— -- Osama bin Laden, labeled “one of the most significant financial sponsors of Islamic extremist activities in the world,” has been linked to terrorist actions for years, and has been named the prime suspect in the Sept. 11, 2001, terrorist attacks on the United States.
The Saudi exile also is suspected of playing large roles in the 1998 bombings of two U.S. embassies in Africa and the attack on the USS Cole in the Yemeni port of Aden in October 2000.
He has been a man on the run since a U.S.-led attack in late 2001 drove out Afghanistan's ruling Taliban party, which had refused an American demand to turn over bin Laden to U.S. custody.
Bin Laden had been living in Afghanistan, and the United States asserts that he ran his terrorist operations out of that country. Since late 2001, news organizations have received a series of pre-recorded statements purportedly from bin Laden, but the terrorist kingpin's whereabouts have never been definitively determined.
The capture of one of his deputies, Khalid Shaikh Mohammed in Pakistan, which was announced March 1, had raised hopes that the world's most-wanted man may finally be nabbed after an intense, high-profile manhunt.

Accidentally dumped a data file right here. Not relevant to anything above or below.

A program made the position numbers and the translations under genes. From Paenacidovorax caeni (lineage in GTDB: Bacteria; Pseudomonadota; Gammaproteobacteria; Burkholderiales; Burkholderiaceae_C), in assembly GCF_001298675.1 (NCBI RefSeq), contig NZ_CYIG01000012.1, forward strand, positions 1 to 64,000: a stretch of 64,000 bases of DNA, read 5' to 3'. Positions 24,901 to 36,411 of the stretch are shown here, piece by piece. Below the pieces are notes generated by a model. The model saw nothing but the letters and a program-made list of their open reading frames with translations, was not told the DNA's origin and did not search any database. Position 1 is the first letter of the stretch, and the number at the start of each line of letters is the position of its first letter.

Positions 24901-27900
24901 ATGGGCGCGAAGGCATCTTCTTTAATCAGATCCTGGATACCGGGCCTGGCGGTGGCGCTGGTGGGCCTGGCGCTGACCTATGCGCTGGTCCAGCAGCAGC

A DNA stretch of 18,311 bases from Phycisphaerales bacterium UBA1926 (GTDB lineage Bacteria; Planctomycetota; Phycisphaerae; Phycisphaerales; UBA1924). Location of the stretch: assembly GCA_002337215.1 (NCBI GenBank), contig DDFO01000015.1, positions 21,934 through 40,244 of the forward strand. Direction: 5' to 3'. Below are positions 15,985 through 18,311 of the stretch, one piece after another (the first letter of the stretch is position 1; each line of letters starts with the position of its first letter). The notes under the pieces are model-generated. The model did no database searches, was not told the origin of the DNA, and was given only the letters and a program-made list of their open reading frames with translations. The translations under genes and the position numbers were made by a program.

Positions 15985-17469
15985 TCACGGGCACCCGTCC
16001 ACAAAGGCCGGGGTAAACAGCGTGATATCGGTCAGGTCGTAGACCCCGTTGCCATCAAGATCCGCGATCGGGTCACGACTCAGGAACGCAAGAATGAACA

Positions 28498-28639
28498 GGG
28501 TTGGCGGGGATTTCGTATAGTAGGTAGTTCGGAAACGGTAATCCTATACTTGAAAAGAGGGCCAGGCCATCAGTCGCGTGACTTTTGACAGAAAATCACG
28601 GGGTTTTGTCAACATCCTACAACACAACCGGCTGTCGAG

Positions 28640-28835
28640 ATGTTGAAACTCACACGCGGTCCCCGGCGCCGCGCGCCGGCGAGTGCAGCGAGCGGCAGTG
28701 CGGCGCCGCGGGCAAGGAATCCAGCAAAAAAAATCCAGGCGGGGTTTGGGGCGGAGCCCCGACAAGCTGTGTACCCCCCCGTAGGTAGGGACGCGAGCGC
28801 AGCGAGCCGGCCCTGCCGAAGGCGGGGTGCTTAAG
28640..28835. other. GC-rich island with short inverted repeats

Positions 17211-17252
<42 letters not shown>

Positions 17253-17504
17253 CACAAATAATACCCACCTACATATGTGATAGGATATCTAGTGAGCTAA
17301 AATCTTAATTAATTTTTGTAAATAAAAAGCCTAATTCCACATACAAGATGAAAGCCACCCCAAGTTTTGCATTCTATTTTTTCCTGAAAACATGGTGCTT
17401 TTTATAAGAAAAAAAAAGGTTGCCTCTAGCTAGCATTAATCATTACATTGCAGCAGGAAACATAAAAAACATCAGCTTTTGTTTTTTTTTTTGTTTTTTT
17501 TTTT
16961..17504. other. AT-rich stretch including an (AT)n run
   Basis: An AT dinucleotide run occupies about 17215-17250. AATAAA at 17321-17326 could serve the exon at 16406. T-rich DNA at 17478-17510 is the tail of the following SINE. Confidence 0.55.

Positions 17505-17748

It followed information allegedly supplied by Mohammed to his interrogators that weeks before his capture, Mohammed met bin Laden in Pakistan's southwestern Baluchistan province or in the rugged mountain peaks that run along the border with Afghanistan.
Bin Laden's al Qaeda organization is a loose umbrella association of radical groups and people believed to operate in dozens of countries around the world.
Long before the embassy bombings in Africa, al Qaeda members were suspected of playing a role in several attacks against U.S. interests, including the 1993 World Trade Center bombing, failed plots to kill President Clinton and the pope, and attacks on U.S. troops in Saudi Arabia and Somalia.
Bin Laden has also used his millions to bankroll terrorist training camps in Sudan, the Philippines and Afghanistan, sending holy warriors to foment revolution and fight with fundamentalist Muslim forces across North Africa, in Chechnya, Tajikistan and Bosnia.